Coffee Facts

Cuban Coffee: A Rich Coffee with a Richer History

Just so you know, if you click on a product on and decide to buy it, we may earn a small commission.

Tired of the coffee milkshakes? Want something that has the delightful bitterness of a rich espresso with just a hint of sweetness? Or maybe you just want something with a story behind it.

Love Trying Unique Coffees From Around The World? Atlas Coffee Club delivers a world tour of coffee to your door. Click here to save 50% off your first box.

What if we told you that you could get all of those things with one kind of coffee? Believe it or not, you can. It’s called Cuban Coffee, and it might just be the drink you’re looking for.

Cuban Coffee

A Cup of History

Everything from the Cuban coffee‘s distinctly bitter taste to the iconic tacitas (demitasse cup) it is served in is linked to the country’s history. The small portions recall a long-fought battle with scarcity while the unique endurance of the drink touts the country’s tenacity and creativity.

After nationalizing the nation’s food supply in 1962, every Cuban was only allotted a meager four ounces of coffee each month. As a result, the citizens have preserved coffee culture by doing everything they can to stretch that allotment from throwing in some ground-up chickpeas to serving the coffee in tiny cups.

Thus, the iconic Cuban coffee has emerged as a symbol of that nation’s endurance.

Like Free Coffee? Get your first bag free with an Atlas Coffee World Tour Click here to get the deal

Coffee in Cuba

With the arrival of French colonists at the end of the 18th century, Jose Antonio Gelabert brought with him–you guessed it–coffee. With these colonists came both the newfound coffee industry and brewing technology.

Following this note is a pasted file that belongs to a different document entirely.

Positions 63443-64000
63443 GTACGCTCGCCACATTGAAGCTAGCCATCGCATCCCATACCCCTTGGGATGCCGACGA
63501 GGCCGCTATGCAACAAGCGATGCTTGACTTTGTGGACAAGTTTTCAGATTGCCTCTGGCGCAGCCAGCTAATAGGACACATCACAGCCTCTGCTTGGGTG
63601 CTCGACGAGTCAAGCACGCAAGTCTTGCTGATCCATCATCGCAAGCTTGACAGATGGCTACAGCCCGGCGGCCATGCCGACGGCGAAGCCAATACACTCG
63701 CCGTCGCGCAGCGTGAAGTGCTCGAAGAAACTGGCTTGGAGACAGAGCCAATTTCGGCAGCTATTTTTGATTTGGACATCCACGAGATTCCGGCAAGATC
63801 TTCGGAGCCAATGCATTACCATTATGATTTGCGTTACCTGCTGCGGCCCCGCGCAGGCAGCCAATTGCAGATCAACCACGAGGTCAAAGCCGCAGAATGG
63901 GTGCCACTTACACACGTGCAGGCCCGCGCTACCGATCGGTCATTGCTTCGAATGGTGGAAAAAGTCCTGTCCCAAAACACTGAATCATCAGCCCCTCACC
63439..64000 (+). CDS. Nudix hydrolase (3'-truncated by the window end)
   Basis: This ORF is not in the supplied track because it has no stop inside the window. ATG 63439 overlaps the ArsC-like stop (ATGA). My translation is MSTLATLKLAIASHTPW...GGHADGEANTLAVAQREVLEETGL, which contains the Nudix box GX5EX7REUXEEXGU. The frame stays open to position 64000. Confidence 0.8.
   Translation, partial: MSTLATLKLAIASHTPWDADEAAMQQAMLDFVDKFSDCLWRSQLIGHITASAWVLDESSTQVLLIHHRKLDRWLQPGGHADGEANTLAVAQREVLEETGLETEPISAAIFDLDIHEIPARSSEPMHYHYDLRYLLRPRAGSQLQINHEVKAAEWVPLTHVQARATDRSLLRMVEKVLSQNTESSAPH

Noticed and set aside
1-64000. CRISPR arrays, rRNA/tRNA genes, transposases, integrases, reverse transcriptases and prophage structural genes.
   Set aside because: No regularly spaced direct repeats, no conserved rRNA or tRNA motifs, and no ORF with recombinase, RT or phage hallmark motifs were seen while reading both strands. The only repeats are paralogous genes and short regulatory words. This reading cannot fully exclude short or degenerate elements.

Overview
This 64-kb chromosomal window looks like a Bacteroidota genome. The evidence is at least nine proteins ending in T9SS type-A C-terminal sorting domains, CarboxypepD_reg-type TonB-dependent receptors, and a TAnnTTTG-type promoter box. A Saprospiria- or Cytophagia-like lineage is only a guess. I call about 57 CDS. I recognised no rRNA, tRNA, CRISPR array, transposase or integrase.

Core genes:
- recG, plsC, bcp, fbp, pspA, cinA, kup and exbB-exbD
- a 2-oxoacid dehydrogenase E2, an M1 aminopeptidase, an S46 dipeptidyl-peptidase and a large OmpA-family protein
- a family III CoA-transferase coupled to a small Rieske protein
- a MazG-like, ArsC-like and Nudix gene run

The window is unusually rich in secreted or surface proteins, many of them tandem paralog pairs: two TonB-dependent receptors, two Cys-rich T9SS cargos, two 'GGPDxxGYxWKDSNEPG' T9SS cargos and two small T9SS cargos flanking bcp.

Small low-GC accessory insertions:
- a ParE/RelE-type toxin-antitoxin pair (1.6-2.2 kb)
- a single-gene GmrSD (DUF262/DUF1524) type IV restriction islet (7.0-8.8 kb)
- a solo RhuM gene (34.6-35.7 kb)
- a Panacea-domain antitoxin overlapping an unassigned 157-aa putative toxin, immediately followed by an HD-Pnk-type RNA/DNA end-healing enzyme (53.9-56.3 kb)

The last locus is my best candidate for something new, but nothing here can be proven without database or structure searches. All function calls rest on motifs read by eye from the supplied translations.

By the 19th and 20th century, the Cuban Coffee industry was booming, exporting more coffee to Spain than any other nation. As a result, coffee became integrated into every element of Cuban life, from the economy to their culture and even national identity. Even with the institution of the stingy allotments and several brutal hits to their coffee shop culture throughout history, the tradition of coffee has survived.

The Cuban Coffee industry plummeted in 2007; however, since then it has begun to recover and is showing signs of positive growth. Now, new independently owned coffee shops are popping up around the nation. With these new developments comes the reminiscent hope of a renewed prosperity Cuban coffee culture.

Around the World

Obviously Cuban Coffee is rather popular in its country of origin. However, it is not only revered as a symbol in its country of origin, it has spread to the states and other countries as well where it is appreciated for its unique taste. The intense cup is especially well-loved in South Florida.

This site even as a list of some popular ventanitas that you can grab a cup from in Miami if you’re ever in town.

So… What is it?

Also referred to as Cafecito or Cafe Cubano, Cuban Coffee is created by sweetening a shot of espresso with demerara sugar during the brewing process. However, there are several different variations of the brew that may still be called Cuban Coffee.

The variant that we are discussing is made by adding the sugar to the container that the. shot is pulled into. This allows the two ingredients to mix, creating a smooth brew.

The Flavor

The heated sugar, along with the unique grounds create a special taste that is dominantly bitter with a hint of sweetness. So if you’re looking for something stronger than the Americano you’re sipping on, this might be the brew for you.